I got rid of my Facebook account in 2013, less for my own sake than for what my presence on the service was doing to others. I knew that anyone who “liked” my page could have their data harvested in ways they wouldn’t necessarily approve.
Over the past five years, people have not only become aware of this devil’s bargain but accepted it as the internet’s price of admission. “So what if they have my data,” I saw a graduate student ask her professor this week. “Why is my privacy so important?”
Bully for you if you don’t care what Facebook’s algorithms know about your sex life or health history, but that’s not the real threat. Neither Facebook nor the marketers buying your data particularly care about what you do with your clothes off, whom you’re cheating with or any other sordid details you may find embarrassing.
That’s the great fiction of social media: That you matter as a person. You don’t.
The platform cares only about your metadata, from which they can construct a psychological profile and then manipulate your behavior. They have been using and selling even the stuff you thought you were sharing confidentially with your friends in order to identify your neuroses and neurotic vulnerabilities and leverage them against you.
That’s what Facebook markets to its customers. The company has been doing it ever since its investors realized that, as owners of a mere social network, they would become only multi-millionaires; to become billionaires, they’d have to offer something more than our attention to ads. So they sold access to our brain stem.
With 2.2 billion active users, Facebook knew it had a big-data gold mine. While we’ve been busily shielding what we think of as our “personal” data, Facebook has been analyzing the stuff we think doesn’t matter: our clicks, likes and posts, as well as the frequency with which we make them. Looking at this metadata, Facebook, its psychologists and its clients put us into different psychographic “buckets.”
That’s how they came to be able to predict, with about 80% accuracy, our future behaviors, including whether we’re going to go on a diet, vote for a particular candidate or announce a change in sexual orientation. From there, the challenge is to compel the lagging 20% to fall in line — to get all the people who should be going on a diet or voting for a particular candidate to conform to what the algorithms have predicted.
That’s where companies like Cambridge Analytica come in. They paid thousands of people to take psychology tests and to surrender their own and their friends’ Facebook data. Then they compared all this data to infer how each of us would have answered that psychology test. Armed with our real or algorithmically determined psychological profiles, Cambridge Analytica surmised our individual neurotic makeups. And they figured out how to terrify each and every one of us.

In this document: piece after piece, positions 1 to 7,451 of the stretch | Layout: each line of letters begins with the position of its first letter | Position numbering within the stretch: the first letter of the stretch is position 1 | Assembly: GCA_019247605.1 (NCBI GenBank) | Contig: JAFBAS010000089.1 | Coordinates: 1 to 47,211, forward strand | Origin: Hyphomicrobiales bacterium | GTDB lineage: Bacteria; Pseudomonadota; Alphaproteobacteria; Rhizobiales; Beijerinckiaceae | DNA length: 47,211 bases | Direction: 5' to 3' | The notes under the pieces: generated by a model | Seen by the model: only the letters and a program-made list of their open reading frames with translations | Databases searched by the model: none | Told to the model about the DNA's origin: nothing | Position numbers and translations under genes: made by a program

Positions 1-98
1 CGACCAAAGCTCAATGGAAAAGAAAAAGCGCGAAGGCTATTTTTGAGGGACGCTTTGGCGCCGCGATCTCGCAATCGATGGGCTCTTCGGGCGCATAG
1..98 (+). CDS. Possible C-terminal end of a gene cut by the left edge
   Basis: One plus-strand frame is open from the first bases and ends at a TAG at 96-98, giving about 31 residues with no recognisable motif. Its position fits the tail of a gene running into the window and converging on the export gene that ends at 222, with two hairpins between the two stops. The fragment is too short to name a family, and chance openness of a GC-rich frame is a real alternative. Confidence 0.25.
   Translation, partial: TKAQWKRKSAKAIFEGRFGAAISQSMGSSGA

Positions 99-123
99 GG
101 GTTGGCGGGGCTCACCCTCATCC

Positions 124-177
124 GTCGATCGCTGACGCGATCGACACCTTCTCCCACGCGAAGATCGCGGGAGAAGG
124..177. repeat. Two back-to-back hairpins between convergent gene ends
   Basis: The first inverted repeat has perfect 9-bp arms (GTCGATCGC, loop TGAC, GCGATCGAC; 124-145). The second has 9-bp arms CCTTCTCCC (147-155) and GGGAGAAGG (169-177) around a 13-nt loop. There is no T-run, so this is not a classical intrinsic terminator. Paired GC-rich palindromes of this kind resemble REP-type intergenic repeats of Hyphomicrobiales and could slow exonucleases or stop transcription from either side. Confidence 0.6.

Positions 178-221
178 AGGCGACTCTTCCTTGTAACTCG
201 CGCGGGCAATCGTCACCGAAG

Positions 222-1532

That’s the greater collateral damage of social media. It’s not simply that they can get us to buy a particular product or vote for one candidate or another. It’s that their techniques bypass our higher brain functions. They use imagery and language specifically designed to evade our logic and empathy and appeal straight to our reptilian survival instincts.
These more primitive brain regions respond only to primitive stimulus: fear, hate and tribalism. It’s the part of us that gets activated when we see a car crash or a horror movie. That’s the state of mind these platforms want us to be in, because that’s when we are most easily manipulated.
Yes, we’ve been manipulated by ads for a century now. But TV and other forms of advertising generally happened in public. We all saw the same commercials, and they often cost so much that companies knew they had to get them right. Television networks would themselves censor ads that they felt would alienate their viewers or make fraudulent claims. It was manipulative, but for the most part, consumer advertising was aspirational.
Facebook figures out who or what each of us fears most, and then sells that information to the creators of false memes and the like, who deliver those fears directly to our news feeds. This, in turn, makes the world a more fearful, hostile and dangerous place.
To ask why one should care is a luxury of privilege. Data harvesting arguably matters most when it’s used against the economically disadvantaged. It’s not just in China that social media data are used to evaluate credit worthiness and immigration status. By normalizing the harvesting of data, those of us with little to fear imperil the most vulnerable.
When Mark Zuckerberg started Facebook, a friend of his expressed surprise that people were surrendering so much personal data to the platform. “I don’t know why,” Zuckerberg said. “They trust me. Dumb …”
We may have been dumb to trust Facebook with our data in the first place. Now we know they’ve been using the data to make us even dumber.
This post originally appeared in the Los Angeles Times.